Buy a used car or a new Prius?

Which is better for the environment (new or used), based on BTUs (British Thermal Units) of energy consumed over the total life of the car? Curious? check out the Slate article with the answer.

[image from garyhymes at flickr]

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update:

i) find and comare fuel efficiencies at EPAs website

ii) wikipedia on MPG to GPM conversion:

“A vehicle getting 10 mpg would consume 0.1 gallons per mile. Reducing fuel consumption by increments of 0.01 gal/mile results in the following measurements:

  • 11.1 mpg (0.09 gal/mile)
  • 12.5 mpg (0.08 gal/mile)
  • 14.3 mpg (0.07 gal/mile)
  • 16.7 mpg (0.06 gal/mile)
  • 20 mpg (0.05 gal/mile)
  • 25 mpg (0.04 gal/mile)
  • 33.3 mpg (0.03 gal/mile)
  • 50 mpg (0.02 gal/mile)
  • 100 mpg (0.01 gal/mile) “
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7 responses to “Buy a used car or a new Prius?

  1. or you can buy what my brother just bought:

    http://www.toyota.com/highlander/

    seriously.

    when he’s bellyaching about gas prices in a year, i’ll tell him it’s his own damn fault.

  2. As a very contented Prius owner, I am pleased with the outcome.
    It would take a lot to make me want to switch.

  3. So…I think there is a bit of an oversight (deception?) in the article. To determine the ‘cost’ of producing a new car in terms of energy alone overlooks the importance of the physical resources that go into a new car. There is nothing to account for environmental degradation (mining!), resource depletion, etc. I wonder too if the energy ‘cost’ that they quoted included the costs of mining and transportation of these resources.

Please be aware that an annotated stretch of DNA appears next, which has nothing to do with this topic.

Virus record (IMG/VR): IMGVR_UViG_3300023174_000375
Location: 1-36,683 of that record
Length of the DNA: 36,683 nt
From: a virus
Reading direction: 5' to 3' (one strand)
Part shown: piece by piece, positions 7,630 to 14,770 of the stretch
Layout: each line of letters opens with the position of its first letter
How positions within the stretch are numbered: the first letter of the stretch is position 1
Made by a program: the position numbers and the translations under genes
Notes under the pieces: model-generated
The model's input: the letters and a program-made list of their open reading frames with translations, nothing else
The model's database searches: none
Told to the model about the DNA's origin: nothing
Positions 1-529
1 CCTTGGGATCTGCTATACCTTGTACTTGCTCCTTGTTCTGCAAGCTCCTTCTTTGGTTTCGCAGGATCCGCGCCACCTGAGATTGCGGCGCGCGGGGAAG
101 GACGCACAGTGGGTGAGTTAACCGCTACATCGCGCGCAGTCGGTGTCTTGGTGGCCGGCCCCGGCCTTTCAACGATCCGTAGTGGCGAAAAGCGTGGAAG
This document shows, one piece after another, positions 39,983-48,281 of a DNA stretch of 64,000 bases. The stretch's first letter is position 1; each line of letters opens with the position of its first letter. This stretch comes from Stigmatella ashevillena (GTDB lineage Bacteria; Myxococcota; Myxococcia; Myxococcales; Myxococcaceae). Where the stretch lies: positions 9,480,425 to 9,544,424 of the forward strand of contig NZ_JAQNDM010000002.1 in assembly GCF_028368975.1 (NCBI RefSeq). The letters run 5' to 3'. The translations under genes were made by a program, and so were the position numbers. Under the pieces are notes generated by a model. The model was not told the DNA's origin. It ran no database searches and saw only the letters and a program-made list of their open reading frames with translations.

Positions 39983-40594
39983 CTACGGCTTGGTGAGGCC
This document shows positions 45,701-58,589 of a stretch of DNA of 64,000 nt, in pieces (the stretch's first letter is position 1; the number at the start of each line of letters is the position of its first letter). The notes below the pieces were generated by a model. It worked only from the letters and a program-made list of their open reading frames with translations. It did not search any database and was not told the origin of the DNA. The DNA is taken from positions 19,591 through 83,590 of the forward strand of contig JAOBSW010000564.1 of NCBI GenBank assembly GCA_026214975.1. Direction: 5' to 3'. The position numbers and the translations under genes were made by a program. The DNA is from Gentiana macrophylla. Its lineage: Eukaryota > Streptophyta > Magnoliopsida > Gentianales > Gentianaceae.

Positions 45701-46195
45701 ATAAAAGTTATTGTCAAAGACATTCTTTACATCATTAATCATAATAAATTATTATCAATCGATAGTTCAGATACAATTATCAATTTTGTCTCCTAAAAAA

4. yeah, khalid. there are a lot of externalities. they also didn’t account for ease of recycling the car (probably because nobody thinks to recycle at end of life)

  5. Mike J. Casteel

    While the hybrids are definitely a step in the right direction, I’m still concerned that such automobiles operate partially on fossil fuels. In order to really make a difference, wouldn’t we all need to go hybrid?

    The TV commerciasl for vehicles like hybrid SUVs are amusing – I think it’s like going on methadone after riding the “H” (horse) for awhile. Also like giving up nicotine or other addicitive substances – I think we will all have to go “cold turkey” on this one. Did you ever see the movie the “5th Element” ? It had a joke in a few scenes, with a cigarette filter longer than the wrapper with the tobacco. I don’t ever see this happening, however – there is too many oil junkies around the world.

    Now, flame away my fellow bloggers….

    Mike J. Casteel

  6. Mike I agree Hybrid SUVs are a joke. The Toyota Highlander SUV gets 18/24 (city/hwy) mpg regular vs 24/25 mpg hybrid. For hwy driving there is a 4% improvement in gallons used to drive 100 miles, and for city driving there is a 25% improvement for the same 100 miles. Are they intentionally guzzling gas on the conventional model just to make the hybrid look good? And why do American car companies use MPG instead of GPM (gallons per mile), the latter being much more intuitive for people wanting gas savings.

    Jordon, I am going to laugh when Kemper gets his first $100 tank of gas. Tell him to take the bus when he complains!

  7. well, maybe if he didn’t essentially live in an exurb he might be able to take one.

    the hilarious thing was that his rationale was such a cliche: “we travel a lot…we’re thinking about the future (i.e. kids).” i mean, growing up, for most of my life our family had a stationwagon and a toyota corrolla HATCHBACK, and i don’t think we experienced any emotional scars. and we traveled a long way for vacation in those cars. why does he think that you need a massive SUV if you are going to put a couple of kids in it? then he touted the “optional third row seating.” why do you need that? how many fucking kids are they going to have?

    i would say “to each his own,” but the problem is that when he drives a car like that, he’s belching more exhaust into the atmosphere, which is making all of us sick. it’s just so typically regressive.

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